Nicaragua Study Tour: Managua to Matagalpa

James Hayes-Bohanan, Ph.D
Bridgewater State College

Day 5: January 7, 2006
Click to enlarge

January 3
Overnight Managua
January 4
January 5
January 6
January 7
La Corona
January 8
La Corona
January 9
January 10
January 11
Finca Esperanza Verde
January 12
Finca Esperanza Verde
January 13
Introductory talk by CECOCAFEN, the Organization of Northern Coffee Cooperatives, followed by travel to the coffee-growing community of La Corona, a farm tour, and introduction to host families
We awoke this morning to see just what a beautiful place our hotel was, overlooking the city of Matagalpa. The views from our room (above) included both pleasing vistas and reminders that not all were so privileged.

We all understood the deep irony of our plush accomodations, given our goal of understanding the reality of poverty among coffee farmers. We also knew that we were about to embark on two days of life without our usual creature comforts, and knowing that we would be coming back to this hotel did help to put the group at ease.

In reality, as readers will soon see, the hardships of the next two days were far smaller than the rewards of getting to know the people and the land of "the campo."

Eddy CECOCAFENThe CECOCAFEN offices also afford a nice view of the city of Matagalpa, which our students enjoyed. Inside the office, we enjoyed a very informative talk by Eddy, a top financial officer of the cooperative.

Eddy has taught in Brazil, and speaks enough Portuguese to recognize that Brooks (the student shown talking to Eddy) and I both speak Portuguese better than we speak Spanish!

From Matagalpa, we journeyed to the community of La Corona, which is in the San Ramon area east of the city. As we waited for lunch preparations, Brandon, Casey, and Alex showed that they were good students -- that is, they went along with their professor's foolish suggestion to act like three monkeys on top of the bus (left photo). In the right photo, they are doing what this entire group enjoyed doing throughout the trip -- getting to know some kids.
Three MonkeysBustop

KitchenPam and Mauricio

After a very nice lunch and getting to know some of the folks at Mauricio's house, we visited coffee fields for the first time -- an area of shade-grown coffee immediately behind the house where we had eaten. This allowed us to start learning about the cultivation of the plant. A dog is shown leading the way. Notice that the "aisles" between rows of trees are covered with large banana leaves. This both helps to restore nutrients to the soil and helps the farmers to walk in what might be very muddy conditions. These are just a couple of the benefits of shade-grown coffee.We also learned that shade reduces the demand for water, in comparison to sun-grown plantations, by reducing overall evaporation.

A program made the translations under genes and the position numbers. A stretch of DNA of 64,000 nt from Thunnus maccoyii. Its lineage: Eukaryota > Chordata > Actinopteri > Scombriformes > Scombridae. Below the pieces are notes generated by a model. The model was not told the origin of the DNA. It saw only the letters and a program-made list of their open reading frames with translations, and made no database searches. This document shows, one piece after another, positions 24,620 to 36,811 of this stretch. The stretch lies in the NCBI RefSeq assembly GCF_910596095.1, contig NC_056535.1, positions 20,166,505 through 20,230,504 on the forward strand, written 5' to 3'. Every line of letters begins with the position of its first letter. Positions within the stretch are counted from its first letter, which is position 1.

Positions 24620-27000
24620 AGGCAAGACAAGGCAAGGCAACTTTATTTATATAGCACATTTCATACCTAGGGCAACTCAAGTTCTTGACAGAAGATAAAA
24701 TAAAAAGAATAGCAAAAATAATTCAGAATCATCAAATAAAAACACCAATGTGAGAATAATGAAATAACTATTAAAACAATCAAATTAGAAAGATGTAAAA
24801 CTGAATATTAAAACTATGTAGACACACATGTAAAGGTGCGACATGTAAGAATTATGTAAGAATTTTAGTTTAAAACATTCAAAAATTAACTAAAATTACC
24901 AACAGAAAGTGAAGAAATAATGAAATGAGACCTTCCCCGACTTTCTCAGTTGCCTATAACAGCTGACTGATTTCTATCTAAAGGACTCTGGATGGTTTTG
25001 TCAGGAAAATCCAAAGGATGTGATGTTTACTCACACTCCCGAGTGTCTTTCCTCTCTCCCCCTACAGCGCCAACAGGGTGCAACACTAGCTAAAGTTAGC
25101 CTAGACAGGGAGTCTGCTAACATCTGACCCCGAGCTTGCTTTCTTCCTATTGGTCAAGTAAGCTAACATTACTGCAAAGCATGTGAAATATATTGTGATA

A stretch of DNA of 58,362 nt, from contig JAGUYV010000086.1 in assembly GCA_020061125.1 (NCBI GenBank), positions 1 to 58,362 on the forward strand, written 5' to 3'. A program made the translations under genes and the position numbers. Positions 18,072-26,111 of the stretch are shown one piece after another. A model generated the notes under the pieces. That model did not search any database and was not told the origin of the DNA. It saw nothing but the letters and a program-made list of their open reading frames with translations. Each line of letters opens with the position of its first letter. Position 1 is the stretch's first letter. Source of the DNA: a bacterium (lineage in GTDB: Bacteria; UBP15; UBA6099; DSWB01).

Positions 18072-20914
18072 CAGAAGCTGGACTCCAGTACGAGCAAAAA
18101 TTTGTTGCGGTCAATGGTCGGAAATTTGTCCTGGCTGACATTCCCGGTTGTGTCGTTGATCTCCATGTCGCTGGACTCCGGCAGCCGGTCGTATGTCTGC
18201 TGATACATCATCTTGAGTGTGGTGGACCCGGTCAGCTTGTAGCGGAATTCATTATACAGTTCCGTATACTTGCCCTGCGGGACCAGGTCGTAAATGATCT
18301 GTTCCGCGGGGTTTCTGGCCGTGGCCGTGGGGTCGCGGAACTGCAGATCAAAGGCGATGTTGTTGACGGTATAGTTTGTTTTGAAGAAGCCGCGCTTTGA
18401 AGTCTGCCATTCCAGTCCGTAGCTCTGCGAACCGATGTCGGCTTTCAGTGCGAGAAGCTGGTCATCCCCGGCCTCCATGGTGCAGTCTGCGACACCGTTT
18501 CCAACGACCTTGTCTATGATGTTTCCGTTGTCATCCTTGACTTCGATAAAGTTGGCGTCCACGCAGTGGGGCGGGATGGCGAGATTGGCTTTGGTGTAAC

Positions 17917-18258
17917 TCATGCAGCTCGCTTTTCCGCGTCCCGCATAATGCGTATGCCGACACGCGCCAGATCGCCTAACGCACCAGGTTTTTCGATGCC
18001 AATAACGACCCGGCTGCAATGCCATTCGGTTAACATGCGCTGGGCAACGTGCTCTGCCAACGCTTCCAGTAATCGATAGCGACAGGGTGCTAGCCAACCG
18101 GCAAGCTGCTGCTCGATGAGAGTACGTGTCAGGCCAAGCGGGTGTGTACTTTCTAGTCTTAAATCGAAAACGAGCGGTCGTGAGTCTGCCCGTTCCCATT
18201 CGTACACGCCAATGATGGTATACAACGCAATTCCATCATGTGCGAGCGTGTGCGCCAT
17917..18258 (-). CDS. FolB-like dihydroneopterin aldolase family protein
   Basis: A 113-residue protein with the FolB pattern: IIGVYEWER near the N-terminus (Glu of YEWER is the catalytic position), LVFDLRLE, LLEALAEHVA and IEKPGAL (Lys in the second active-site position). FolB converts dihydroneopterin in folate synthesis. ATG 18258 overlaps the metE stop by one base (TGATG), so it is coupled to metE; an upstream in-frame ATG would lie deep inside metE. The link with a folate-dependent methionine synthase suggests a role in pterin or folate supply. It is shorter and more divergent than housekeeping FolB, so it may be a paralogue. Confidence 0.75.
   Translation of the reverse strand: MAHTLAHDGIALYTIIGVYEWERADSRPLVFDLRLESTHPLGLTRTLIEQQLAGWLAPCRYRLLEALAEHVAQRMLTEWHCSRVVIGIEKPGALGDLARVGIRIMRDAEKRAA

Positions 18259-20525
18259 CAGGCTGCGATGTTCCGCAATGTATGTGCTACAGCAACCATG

The skins of the coffee "cherries" on the tree shown below are red, indicating ripeness. The coffee tree can reach 30 feet or more in height, but is usually kept to about six feet to allow harvesting of all the fruit.

Cafea arabicaOrganic, shade-grown

We were able to visit the village of La Corona because it is one of four in which CECOCAFEN has invested some of its development funds into a tourism program. Local families are trained as hosts and provided some minimal improvements (such as filtered water and extra sheets), while local young people are trained as guides and interpreters. Anivel (below, left, with our students) was one of our guides; Mauricio and his family were one of the hosts. Mauricio and I are shown with a small coffee plant. He is one of several people who told me I look like Bicho (Beast), a Nicaraguan professional wrestler!


Equal Exchange One of the great advantages of fair-trade coffee is that it provides the growers with a lot of the information that would normally only be in the hands of processors and importers. This is why the "cupping" labs in Matagalpa are so very important. (More on that topic later.)

Fair trade also allows customers to make a more direct connection with the growers, which is ultimately the purpose of this entire trip.

Both in Mauricio's house and in the house where Pam and I stayed with Dona Elsa, I found symbolic evidence of these connections. Our house had a label on the front door from Equal Exchange, the company in West Bridgewater, Massachusetts that showed fair trade could be done in the U.S. coffee market -- and that helped me organize this trip. Mauricio and his family are featured in an article I found on ther wall from Counter Culture, another fair trade company.

Following our introduction to the crop, Anivel led members of our group to the homes where we would be staying -- a total of six families hosted us in groups of two or three. Pam and I stayed with Dona Elsa, who showed us a better way to make rice and beans (below, right). Her son Alejandro is another of the community's guides, and is a student of history and geography at the university in Matagalpa. He is shown (below, left) enjoying some time with some of the delightful youngsters in this extended household. We never did learn all of the relationships, but three generations live in several houses that share a small plot of land and a few common amenities.

All of the host homes are identified by agro-ecotourism signs, indicating that the households have received some training and support as part of an educational and economic development program that connects farmers to people who are interested in coffee.
Mil Flores

AlejandroDona Elsa

Proceed to January 8

If this page interests you, you may wish to visit my other international travel pages or the international section of my home page.